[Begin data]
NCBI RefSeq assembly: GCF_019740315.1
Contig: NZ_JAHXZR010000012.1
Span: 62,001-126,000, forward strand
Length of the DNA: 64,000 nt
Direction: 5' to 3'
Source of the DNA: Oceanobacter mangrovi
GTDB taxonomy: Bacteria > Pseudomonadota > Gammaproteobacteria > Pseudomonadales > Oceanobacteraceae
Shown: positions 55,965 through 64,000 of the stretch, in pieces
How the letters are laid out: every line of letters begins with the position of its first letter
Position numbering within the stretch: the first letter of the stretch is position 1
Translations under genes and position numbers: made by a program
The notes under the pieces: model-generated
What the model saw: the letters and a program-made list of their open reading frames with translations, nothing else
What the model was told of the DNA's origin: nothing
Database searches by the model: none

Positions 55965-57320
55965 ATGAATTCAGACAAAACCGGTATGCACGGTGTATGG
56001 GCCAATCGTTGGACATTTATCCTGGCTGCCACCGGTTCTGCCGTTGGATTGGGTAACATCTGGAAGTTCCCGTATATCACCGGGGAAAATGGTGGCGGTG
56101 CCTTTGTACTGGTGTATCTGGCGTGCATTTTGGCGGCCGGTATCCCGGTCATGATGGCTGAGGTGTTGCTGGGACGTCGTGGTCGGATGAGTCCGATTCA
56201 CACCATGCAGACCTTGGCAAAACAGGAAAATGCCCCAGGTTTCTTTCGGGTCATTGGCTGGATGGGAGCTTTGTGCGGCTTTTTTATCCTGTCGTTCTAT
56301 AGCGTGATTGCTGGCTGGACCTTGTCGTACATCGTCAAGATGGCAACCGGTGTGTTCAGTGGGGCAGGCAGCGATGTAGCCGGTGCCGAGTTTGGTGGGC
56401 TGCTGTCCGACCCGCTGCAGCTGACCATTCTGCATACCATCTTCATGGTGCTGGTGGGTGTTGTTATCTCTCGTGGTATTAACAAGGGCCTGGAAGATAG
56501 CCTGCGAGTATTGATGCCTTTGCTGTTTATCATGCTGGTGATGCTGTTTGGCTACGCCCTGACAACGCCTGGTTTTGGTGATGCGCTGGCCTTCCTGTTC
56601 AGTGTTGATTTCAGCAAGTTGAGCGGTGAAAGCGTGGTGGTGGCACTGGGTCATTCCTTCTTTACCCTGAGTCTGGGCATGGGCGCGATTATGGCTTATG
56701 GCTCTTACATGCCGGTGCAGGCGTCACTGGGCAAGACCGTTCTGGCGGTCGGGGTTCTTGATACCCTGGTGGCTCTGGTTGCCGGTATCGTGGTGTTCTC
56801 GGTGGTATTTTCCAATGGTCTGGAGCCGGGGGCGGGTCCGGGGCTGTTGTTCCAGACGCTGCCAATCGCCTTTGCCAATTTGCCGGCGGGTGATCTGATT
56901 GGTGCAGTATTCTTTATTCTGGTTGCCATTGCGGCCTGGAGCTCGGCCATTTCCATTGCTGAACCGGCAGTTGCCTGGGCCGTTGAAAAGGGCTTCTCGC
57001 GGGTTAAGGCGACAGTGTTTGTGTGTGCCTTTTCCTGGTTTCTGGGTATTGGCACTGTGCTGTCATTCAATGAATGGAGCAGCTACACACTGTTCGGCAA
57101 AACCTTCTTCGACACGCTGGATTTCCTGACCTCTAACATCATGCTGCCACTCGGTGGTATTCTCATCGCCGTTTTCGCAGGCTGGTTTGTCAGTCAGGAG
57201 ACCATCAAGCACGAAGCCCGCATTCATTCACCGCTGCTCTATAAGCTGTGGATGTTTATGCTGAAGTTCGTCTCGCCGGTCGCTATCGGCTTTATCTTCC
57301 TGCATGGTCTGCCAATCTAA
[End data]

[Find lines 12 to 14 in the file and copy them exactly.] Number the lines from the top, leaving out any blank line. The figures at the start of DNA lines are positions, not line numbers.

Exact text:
The notes under the pieces: model-generated
What the model saw: the letters and a program-made list of their open reading frames with translations, nothing else
What the model was told of the DNA's origin: nothing